Counting by 7s
Counting by 7s
Dial Books, Hardcover, 9780803738553, 380pp.
Publication Date: August 29, 2013
Willow Chance is a twelve-year-old genius, obsessed with nature and diagnosing medical conditions, who finds it comforting to count by 7s. It has never been easy for her to connect with anyone other than her adoptive parents, but that hasn't kept her from leading a quietly happy life . . . until now.
Suddenly Willow's world is tragically changed when her parents both die in a car crash, leaving her alone in a baffling world. The triumph of this book is that it is "not" a tragedy. This extraordinarily odd, but extraordinarily endearing, girl manages to push through her grief. Her journey to find a fascinatingly diverse and fully believable surrogate family is a joy and a revelation to read.
"Holly Goldberg Sloan writes about belonging in a way I've never quite seen in any other book. This is a gorgeous, funny, and heartwarming novel that I'll never forget."--John Corey Whaley, author of "Where Things Come Back"
"Willow Chance subtly drew me into her head and her life, so much so that I was holding my breath for her by the end. Holly Goldberg Sloan has created distinct characters who will stay with you long after you finish the book."--Sharon Creech, Newbery Award-winning author of "Walk Two Moons"
"In achingly beautiful prose, Holly Goldberg Sloan has written a delightful tale of transformation that's a celebration of life in all its wondrous, hilarious and confounding glory. "Counting by 7s" is a triumph."--Maria Semple, author of "Where'd You Go, Bernadette"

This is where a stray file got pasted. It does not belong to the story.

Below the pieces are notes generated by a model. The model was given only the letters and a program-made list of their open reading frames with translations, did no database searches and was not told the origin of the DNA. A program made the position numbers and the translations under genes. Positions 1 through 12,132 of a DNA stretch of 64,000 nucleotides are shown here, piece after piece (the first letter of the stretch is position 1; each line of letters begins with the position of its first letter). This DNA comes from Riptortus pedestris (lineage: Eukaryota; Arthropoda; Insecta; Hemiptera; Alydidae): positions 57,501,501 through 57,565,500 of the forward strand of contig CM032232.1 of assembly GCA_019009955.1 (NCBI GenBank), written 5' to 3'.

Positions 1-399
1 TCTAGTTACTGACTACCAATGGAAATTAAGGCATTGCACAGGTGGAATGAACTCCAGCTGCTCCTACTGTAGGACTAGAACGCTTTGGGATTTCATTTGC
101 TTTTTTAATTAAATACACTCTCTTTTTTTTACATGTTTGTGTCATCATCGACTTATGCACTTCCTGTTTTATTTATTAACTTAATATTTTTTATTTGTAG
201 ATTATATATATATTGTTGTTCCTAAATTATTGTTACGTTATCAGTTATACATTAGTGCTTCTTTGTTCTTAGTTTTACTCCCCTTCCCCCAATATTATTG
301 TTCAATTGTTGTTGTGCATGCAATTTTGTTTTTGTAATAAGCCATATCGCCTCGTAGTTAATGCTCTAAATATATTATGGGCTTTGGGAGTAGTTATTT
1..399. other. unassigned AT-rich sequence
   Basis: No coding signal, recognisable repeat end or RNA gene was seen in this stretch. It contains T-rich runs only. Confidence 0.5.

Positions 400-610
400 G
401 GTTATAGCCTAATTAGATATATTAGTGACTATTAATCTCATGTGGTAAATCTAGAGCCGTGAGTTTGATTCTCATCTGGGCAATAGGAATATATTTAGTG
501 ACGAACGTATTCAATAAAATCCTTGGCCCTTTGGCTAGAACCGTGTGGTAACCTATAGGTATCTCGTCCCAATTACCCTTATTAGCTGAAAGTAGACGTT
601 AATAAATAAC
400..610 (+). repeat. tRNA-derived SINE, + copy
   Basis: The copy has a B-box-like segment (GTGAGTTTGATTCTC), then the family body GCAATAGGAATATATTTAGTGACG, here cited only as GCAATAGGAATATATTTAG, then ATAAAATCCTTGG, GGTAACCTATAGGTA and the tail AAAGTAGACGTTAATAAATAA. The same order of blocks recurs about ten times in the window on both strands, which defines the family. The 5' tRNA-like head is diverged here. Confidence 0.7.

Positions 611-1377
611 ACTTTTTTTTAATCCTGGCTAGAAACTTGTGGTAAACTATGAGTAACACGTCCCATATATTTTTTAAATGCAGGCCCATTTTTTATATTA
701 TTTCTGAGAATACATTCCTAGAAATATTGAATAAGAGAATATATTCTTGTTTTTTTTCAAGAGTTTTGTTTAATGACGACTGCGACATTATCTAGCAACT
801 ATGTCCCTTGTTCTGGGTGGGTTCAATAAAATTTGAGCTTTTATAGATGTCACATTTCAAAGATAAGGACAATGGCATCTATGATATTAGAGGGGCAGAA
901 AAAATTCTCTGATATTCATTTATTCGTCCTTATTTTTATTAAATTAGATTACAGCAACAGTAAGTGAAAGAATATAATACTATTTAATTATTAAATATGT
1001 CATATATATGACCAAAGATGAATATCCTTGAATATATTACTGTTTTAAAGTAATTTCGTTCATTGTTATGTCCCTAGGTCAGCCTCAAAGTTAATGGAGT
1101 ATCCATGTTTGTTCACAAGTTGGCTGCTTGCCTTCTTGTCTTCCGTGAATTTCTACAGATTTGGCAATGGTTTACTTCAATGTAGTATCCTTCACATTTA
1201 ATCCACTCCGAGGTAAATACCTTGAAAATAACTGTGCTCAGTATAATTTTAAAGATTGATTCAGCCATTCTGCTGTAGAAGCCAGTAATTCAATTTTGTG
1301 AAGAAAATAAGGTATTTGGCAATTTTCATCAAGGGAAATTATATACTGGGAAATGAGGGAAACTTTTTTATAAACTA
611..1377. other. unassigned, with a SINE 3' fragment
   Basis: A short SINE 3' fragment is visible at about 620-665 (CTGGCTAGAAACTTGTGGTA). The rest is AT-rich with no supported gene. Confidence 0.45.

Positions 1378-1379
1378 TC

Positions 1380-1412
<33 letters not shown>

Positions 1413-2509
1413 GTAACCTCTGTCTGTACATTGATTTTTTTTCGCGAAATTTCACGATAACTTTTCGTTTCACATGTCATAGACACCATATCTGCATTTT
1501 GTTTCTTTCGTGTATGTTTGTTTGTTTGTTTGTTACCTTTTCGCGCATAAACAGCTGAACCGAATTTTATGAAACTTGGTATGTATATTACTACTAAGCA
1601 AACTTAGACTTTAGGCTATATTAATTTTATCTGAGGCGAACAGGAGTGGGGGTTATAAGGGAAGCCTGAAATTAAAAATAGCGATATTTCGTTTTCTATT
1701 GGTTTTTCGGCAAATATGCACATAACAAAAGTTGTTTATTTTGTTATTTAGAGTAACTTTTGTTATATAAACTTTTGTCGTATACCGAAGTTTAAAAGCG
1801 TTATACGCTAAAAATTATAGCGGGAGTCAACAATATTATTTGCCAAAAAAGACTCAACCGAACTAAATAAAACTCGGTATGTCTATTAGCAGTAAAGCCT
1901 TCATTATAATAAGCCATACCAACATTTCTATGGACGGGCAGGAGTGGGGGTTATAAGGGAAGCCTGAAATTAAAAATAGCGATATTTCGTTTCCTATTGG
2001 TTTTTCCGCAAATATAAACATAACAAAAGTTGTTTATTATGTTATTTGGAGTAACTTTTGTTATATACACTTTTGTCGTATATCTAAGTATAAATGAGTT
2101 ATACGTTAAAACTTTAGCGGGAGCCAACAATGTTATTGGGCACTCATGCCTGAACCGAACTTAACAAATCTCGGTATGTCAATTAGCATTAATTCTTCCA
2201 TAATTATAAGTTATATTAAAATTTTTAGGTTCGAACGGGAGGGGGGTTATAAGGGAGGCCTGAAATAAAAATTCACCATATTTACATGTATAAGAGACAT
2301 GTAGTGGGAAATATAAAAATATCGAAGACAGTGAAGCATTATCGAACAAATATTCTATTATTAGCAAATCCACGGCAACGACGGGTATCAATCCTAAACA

Praise for Counting By 7s:
“A graceful, meaningful tale featuring a cast of charming, well-rounded characters who learn sweet—but never cloying—lessons about resourcefulness, community, and true resilience in the face of loss.”—Booklist (starred review)
“Bright and heartfelt […] an uplifting story.”—Kirkus
“What sets this novel apart from the average orphan-finds-a-home book is its lack of sentimentality, its truly multicultural cast (Willow describes herself as a “person of color”; Mai and Quang-ha are of mixed Vietnamese, African American, and Mexican ancestry), and its tone. . . . Poignant.”—The Horn Book (starred review)
"A deeply original tale . . . Readers will rejoice." —BCCB (starred review)
“Willow’s story is one of renewal, and her journey of rebuilding the ties that unite people as a family will stay in readers’ hearts long after the last page.”—School Library Journal (starred review)